How Does Gas Chromatography Work 

How Does Gas Chromatography Work 

Chromatography is a technique employed in laboratories to separate the mixture of chemical components. There are different chromatography types, namely gas chromatography, thin-layer chromatography, column chromatography, paper chromatography, and so many other types. The one common principle used in all these techniques is the Mobile phase and the stationary phase.

Mobile phase: The mixture containing different chemical components is dissolved in a fluid, gas, water, or solvent. This dissolved solvent is known as the mobile phase.

Stationary phase: The fixed, non-moveable medium through which the mobile phase passes is known as the stationary phase. The stationary phase can be a paper, capillary tube, or plate, and it varies according to different chromatography techniques.

How does gas chromatography work? 


Gas chromatography is a technique employed to separate, identify, and quantify the organic mixture’s different components. Gas chromatography is further classified into two types, namely Gas-Liquid chromatography (GLC) and Gas-Solid Chromatography (GSC). 

Like all other chromatography techniques, this technique’s mobile phase is known as the carrier gas. The stationary phase used in this method is a column whose walls are covered with liquid absorbent. The carrier gas is injected in the column with the required proportions of fuel gas and zero air, which helps combustion of flame and vaporize the compounds passed through the detector.

The gas chromatography is suitable for components having specific attributes for separation like as follows.

  • Low molecular weights
  • High volatility
  • Thermal stability


The carrier gas is injected into the sample injector’s heated block, which vaporizes the compounds as soon as injected and flows through the column. When the carrier gas passes through the stationary phase, the components get absorbed based on their absorption rates, ion exchanges, partition, or sizes and get separated. 

The column through which the carrier gas passes is covered by a column oven that regulars the desired temperature for the separation process. As it passes through the column, the detector is used to measure the chemical components’ quantity and retention factor accordingly.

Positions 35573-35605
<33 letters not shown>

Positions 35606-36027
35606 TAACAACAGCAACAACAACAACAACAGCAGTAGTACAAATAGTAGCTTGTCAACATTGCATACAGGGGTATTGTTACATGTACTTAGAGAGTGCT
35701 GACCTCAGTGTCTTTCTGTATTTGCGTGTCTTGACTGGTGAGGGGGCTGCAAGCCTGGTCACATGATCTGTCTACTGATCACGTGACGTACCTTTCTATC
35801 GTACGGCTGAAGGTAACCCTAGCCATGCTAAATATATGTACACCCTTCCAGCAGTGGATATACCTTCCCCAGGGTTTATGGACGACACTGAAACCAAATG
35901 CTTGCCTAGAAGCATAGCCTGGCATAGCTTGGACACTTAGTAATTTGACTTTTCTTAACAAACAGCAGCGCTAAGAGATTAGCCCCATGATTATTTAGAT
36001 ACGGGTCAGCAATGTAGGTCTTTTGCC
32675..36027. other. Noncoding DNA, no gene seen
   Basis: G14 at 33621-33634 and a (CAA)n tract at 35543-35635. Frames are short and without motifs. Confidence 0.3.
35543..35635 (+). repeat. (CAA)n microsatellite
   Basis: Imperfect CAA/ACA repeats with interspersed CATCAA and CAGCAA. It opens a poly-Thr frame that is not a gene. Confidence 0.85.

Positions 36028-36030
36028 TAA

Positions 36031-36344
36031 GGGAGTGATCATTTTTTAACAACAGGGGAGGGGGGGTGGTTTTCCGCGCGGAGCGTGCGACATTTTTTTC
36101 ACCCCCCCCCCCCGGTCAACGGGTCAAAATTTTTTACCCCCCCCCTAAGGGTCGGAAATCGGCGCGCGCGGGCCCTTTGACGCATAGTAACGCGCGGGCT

During earlier days, the equipment used to separate chemical components using the gas chromatography technique had many operating switches and connections for the process’s proper functioning. 

Now, with advanced technology, the whole process is controlled by the data system. A data system controls functional parameters like injection series, wash cycle, over-temperature control, the flow of gases, and detector wavelength. The data system also displays every function accordingly and alerts the individual. 



In the Gas-Liquid chromatography, the stationary phase used will be an active liquid absorbent. This liquid absorbent is coated with inert support in the column. The stationary phase used here is nonvolatile. 

The commonly used liquid stationary phase is dimethyl silicone, polyethylene glycol, 50%phenyl methyl silicone, diethylene glycol succinate in GLC. The solid support used here is fire bricks, glass powder, black carbon powder, and so on. 

This inert coating helps to react with the carrier gas and absorb the components according to each chemical component’s varying factors. The temperature maintained in the column ranges from 45 °C – 250 °C. A wide range of chemical elements can be separated in GLC by applying a broader coating column. 

It can separate and quantify components with higher concentrations. It also can calculate the retention peaks with good resolution. The tube in which the stationary phase filled is about 30m – 100m in length. The diameter of the tube is about 0.1mm – 0.53mm.


In Gas-Solid chromatography, the stationary phase used is a solid absorbent. The commonly used stationary phases in GSC are silica, activated carbon, alumina, and molecular sieves. Some organic polymers are also used in this technique, namely porous polystyrene. 

The stationary phase filled in the column will be in an active powdered state. These active solid adsorbents are filled in the tube up to 10m in length, and the diameter is about 2-4 mm. The GSC can only process lesser components at a time comparatively to GLC.


  • This Gas chromatography has been employed in various industries like pharmaceuticals, food, life sciences, forensics, cosmetics, and research institutes.
  • Gas chromatography can separate complex mixtures like petroleum or smoke, which has many components in it.
  • In gas chromatography, you can control operational functions like gas flow, temperature, and retention peaks.
  • It can resolve and analyze volatile compounds efficiently.
  • It has high gradient detectors like flame ionization, thermal conductivity, electron capture detectors, and many more.
  • There is the freedom to select the stationary phase according to the range of the mixture.
  • In gas chromatography, the column can be reused multiple times. The column doesn’t have to be discarded like other chromatography techniques.

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